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Analysis of the Long-Term Impact of Energy Expenditure on Economic Growth: A Case Study of China

Ke Zhao (), Jingxuan Feng () and Lianyong Feng ()
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Ke Zhao: China University of Petroleum (Beijing)
Jingxuan Feng: China University of Petroleum (Beijing)
Lianyong Feng: China University of Petroleum (Beijing)

Biophysical Economics and Resource Quality, 2021, vol. 6, issue 4, 1-16

Abstract: Abstract In this study, we use the term “energy expenditure” to calculate the direct and indirect energy costs invested in the extraction and conversion of net energy at the end of use in China. In this study, less energy expenditure is assumed to lead to more net energy to fulfill human psychological needs and to develop the economic system. However, in reality, energy expenditure is inevitable, and the question of what maximum energy expenditure is tolerable for economic growth remains. Therefore, we calculated the energy expenditure for China based on embodied energy theory and the IO table from 1987 to 2015 and then used a multivariate linear regression model to test the maximum tolerable level of energy expenditure in China. The results show that China’s economic system needs 3217 mtce net energy to ensure that the average annual GDP growth remains higher than 5% into the 2030s, which means that energy expenditure cannot be higher than 45.44% in 2030. According to the EROI forecast, EROI will drop to 1.52:1 in 2030, and the energy expenditure level will reach up to 64%. This figure is far above the maximum tolerable level of energy expenditure of 45.44%. If the level of energy expenditure exceeds this limit, the energy industry will hardly supply enough net energy to support economic development in 2030.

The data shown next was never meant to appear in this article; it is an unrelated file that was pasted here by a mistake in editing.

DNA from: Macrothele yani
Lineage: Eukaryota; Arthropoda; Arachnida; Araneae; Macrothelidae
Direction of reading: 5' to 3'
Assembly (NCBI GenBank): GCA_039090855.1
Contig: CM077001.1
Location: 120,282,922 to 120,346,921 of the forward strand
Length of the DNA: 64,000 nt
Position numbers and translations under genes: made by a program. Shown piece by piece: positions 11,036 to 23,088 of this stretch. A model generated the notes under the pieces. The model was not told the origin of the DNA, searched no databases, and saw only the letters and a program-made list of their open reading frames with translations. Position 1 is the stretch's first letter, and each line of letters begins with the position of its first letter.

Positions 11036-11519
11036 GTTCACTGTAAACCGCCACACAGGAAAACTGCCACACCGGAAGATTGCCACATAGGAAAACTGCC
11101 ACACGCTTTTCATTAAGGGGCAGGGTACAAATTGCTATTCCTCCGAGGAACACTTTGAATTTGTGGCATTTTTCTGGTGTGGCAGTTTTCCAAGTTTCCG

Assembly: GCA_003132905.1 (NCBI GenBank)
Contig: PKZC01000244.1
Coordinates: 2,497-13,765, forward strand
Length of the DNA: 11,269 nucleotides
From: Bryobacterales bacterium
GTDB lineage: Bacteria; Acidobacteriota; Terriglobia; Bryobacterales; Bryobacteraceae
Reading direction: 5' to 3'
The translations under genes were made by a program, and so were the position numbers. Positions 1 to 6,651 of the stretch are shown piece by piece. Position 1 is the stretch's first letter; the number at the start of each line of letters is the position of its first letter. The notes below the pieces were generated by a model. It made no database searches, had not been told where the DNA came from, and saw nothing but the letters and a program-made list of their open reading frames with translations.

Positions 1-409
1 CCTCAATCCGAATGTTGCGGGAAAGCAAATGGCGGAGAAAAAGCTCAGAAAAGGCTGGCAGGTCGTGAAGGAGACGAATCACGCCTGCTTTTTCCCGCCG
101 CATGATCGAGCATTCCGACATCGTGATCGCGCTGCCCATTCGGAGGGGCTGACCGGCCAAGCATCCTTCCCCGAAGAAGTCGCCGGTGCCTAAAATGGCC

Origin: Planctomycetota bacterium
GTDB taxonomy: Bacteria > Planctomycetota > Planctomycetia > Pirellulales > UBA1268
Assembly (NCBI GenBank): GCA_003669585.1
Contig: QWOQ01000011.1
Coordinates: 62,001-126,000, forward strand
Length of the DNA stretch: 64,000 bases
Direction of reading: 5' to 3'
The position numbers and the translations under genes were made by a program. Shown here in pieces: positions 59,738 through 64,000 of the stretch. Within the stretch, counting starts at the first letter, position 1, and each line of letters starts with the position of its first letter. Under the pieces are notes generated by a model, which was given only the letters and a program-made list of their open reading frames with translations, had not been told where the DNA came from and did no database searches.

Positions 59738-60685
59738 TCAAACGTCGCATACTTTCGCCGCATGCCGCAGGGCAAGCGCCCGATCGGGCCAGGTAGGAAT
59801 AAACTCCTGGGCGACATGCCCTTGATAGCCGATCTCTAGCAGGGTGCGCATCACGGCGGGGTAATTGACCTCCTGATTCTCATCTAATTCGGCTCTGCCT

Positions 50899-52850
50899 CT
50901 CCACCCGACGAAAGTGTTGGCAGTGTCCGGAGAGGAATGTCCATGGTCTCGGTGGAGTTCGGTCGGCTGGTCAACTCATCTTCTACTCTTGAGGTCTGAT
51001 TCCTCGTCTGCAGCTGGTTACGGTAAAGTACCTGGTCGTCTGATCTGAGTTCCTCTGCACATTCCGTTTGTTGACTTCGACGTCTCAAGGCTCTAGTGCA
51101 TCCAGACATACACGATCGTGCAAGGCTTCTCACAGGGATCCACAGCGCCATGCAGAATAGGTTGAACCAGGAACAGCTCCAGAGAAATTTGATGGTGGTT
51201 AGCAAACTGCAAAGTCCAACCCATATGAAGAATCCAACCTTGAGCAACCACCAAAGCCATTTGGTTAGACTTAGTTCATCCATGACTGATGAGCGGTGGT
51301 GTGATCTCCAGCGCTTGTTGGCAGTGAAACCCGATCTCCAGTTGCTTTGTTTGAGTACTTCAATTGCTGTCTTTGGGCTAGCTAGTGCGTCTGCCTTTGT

Keywords: Energy expenditure; Embodied energy; Economic growth; Net energy (search for similar items in EconPapers)
Date: 2021
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DOI: 10.1007/s41247-021-00094-7

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